We call it the Antikythera Device, or sometimes “the world’s oldest computer.” That’s not what the machine’s maker called his box. He would never have wanted it lost in a Roman shipwreck, near the obscure, rocky island of Antikythera.
If that maker saw his high-tech gizmo now, boy, what a comedown. It sank to the bottom of the Mediterranean under a tonnage of pottery, statues, and furniture. It was smashed to pieces. Its stout wooden frame flaked away like wet paper. It was also severely corroded. Fossil dinosaurs have been found in better shape.
Once, there was room to claim that modern ideas about this machine’s complex functions might be far-fetched. However, in 2005 the machine’s fragments were digitally CAT-scanned, revealing that the Greek maker carved specific instructions inside. Those scales and labels eliminate any doubt: we’ve got a crank-driven, precisely geared bronze orrery.
The Antikythera Device predicts the position of the sun and the phases of the moon, and it probably tracks all five visible planets. It also predicts eclipses, and, as a final throw-in bloatware feature, it will tell you whenever the Greek Olympic games occur. All this in a single mechanism from 85 B.C., or very near it.
To understand the huge extent of the lost knowledge here, we need to grasp what this lost object once meant — not to us who found it, because for us it’s mind-blowing — but within the context of its own time and place.
All we’ve got is a few hints. We’ll have to blue-sky it a little.
Let’s consider the maker. For him, that machine was surely no marvel. He had to laboriously hand-cut dozens of meticulous gear teeth into more than 30 hard bronze wheels. Then he mounted all those gears in working order, complete with frame, dials, pointers, and a crank. A long, hard, exacting job.
This machine is not a royal gift, all gussied up as a fancy collectible. It’s also not commercial, because it’s much too complex for untrained users. This cosmic box is the work of an academy. It’s a pocket universe from a university. It was built by a graduate student. Somebody young, smart, and determined, stuck in front of a professor.
I’m inclined to suspect that this machine actually was our friend’s academic education, that the box was his working diploma, a physical proof of the ordeal he had been through. Because it’s portable: it’s the size of a laptop. It’s a bit heavy — you sure wouldn’t want to swim with it, if your galley was sinking off Antikythera — but you could lug it with you around the known world.
You could take it home. Back to the family estate, with the vineyards and the olives and the goats. There you could crank it up and show your Dad where the moon would rise on his next birthday.
Your Dad’s a tough army veteran; he scourged the Earth with the heirs of Alexander’s generals (that’s where he got the huge estate and all the slaves), but you’re a fine gentleman from the Rhodes Academy.
It took you four long years to build your kosmos in a box — you, and maybe 20 other elite students. Most freshmen couldn’t cut the metal there. They just couldn’t hack it. They flunked out. You graduated: you successfully built a model cosmos. Now you fully get it about astral epicycles. You can crank history forward and backward; yes, you can even predict eclipses. “Well, son,” says soldier Dad, beaming approval, “maybe I grumbled about the cost of your college education. But no wonder we run the known world! By Zeus, we Greeks are civilized!”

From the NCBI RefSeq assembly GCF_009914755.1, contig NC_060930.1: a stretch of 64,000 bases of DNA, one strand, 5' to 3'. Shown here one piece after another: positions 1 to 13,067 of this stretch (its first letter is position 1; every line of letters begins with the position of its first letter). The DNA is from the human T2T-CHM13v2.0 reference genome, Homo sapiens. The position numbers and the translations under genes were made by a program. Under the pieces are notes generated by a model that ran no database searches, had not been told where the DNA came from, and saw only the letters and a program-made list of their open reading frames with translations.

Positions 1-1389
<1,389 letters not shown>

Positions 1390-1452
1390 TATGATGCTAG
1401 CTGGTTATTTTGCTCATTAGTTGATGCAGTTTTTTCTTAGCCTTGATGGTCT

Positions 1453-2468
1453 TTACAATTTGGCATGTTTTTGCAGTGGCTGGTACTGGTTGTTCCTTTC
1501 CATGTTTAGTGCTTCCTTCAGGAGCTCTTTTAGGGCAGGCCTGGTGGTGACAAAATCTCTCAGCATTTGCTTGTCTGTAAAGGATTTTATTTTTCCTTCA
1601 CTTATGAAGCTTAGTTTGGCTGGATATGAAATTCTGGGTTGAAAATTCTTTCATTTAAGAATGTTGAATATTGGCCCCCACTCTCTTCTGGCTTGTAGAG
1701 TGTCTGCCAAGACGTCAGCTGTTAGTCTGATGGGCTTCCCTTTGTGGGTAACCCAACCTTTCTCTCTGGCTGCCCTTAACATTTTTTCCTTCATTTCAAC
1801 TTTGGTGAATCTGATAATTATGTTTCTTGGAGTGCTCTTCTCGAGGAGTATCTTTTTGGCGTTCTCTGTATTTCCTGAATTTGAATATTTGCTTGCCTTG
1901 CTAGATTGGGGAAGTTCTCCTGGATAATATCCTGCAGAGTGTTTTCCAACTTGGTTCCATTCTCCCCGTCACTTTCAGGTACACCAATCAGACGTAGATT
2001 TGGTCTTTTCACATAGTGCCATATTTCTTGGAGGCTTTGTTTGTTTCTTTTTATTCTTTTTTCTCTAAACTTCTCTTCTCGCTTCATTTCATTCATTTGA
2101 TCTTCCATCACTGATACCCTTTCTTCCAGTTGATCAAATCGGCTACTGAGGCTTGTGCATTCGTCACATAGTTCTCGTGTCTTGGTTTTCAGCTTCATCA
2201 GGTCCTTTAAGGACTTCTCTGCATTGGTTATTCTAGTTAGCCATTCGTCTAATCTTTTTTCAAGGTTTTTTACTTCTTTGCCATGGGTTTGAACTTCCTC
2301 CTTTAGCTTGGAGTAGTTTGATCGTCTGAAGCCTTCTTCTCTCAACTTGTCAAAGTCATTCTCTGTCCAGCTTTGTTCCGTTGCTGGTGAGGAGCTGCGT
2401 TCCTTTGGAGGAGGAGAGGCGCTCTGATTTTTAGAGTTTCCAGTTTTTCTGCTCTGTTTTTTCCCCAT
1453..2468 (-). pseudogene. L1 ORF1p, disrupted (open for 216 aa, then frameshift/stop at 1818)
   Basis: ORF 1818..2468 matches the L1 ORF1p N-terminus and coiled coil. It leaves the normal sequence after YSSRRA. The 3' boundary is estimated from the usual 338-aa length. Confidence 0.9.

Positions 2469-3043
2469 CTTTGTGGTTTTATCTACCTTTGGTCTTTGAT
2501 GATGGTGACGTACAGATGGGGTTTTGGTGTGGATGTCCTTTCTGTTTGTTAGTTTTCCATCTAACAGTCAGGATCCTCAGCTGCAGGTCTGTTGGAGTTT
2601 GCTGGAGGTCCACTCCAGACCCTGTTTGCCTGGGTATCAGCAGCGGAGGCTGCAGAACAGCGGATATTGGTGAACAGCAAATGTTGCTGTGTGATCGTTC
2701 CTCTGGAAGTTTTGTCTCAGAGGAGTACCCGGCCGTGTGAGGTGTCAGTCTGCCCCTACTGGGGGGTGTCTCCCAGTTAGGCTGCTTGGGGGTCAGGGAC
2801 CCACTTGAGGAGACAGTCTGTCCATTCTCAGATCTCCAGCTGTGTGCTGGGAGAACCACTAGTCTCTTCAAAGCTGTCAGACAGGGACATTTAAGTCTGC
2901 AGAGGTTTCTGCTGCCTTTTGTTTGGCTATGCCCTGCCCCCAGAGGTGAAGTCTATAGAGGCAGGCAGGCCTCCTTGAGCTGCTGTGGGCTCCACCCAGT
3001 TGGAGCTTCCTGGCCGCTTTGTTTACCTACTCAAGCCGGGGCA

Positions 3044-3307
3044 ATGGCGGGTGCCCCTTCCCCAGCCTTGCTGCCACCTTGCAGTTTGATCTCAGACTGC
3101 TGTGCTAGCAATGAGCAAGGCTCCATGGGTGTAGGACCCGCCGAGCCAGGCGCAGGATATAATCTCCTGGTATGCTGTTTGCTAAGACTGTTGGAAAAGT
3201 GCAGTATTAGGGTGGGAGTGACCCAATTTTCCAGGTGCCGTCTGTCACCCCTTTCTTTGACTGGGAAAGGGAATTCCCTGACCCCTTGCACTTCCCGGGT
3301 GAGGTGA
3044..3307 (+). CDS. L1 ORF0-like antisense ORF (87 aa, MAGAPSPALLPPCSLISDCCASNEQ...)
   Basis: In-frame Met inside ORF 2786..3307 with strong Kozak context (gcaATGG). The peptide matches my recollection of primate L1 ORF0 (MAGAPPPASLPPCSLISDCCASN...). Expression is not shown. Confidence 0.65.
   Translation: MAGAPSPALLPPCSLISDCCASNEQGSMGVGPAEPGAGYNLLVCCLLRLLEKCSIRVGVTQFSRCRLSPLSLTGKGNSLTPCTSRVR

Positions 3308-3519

It is absolute, metal proof that you are not just empty talk like those so-called “cosmopolitan” philosophers. You can tell horoscopes with your device, even get a decent job teaching. It also proves that you matriculated from Rhodes, where the Rhodians build giant war machines — where they built the Colossus of Rhodes out of somebody else’s war machines. The Colossus is truly one of the Seven Wonders of the World!
Wondrous things happen in Rhodes, and even weirder ones in its close ally Alexandria, the boomtown of the Hellenistic world. In Alexandria they build wild gizmos like jet-propelled aeolipiles. You grease up one of those babies, fire up its steam cauldron, and it swiftly becomes the fastest-moving object known to man.
Of course, you have to explain a lot to get skeptical Greeks to support advanced aeolipile makers. You have to explicate to doubtful people that the air, the pneuma, is not “nothing,” but possesses material substance, unlike the element fire, which has immaterial substance. Physics can get complicated. It can get hugely complicated, really Greek and subtle.
Unlike the unsubtle Romans, who also have strong ideas about a universal cosmic order. Except, unlike your nifty little gearbox, their orderly ideas involve huge aqueducts and roads. Solid, world-gripping stone roads, with Roman armies marching on them.
So the problem here isn’t too few kosmos boxes. The problem is too many ancient computers. Once the sense of cosmic wonder fades, the boxes are arcane, they’re fussy, they’re mystically detached and geeky. No business model there. Too many features. Not enough apps to empower the everyday user.
And all that fancy bronze gearing … hey, bronze, that’s valuable stuff. The kids can repurpose grandpa’s fusty old gearbox and make some new objects of solid, practical value. Like coins. Coins and swords. Bronze coins and swords … who can’t love those? Coins and swords are universal!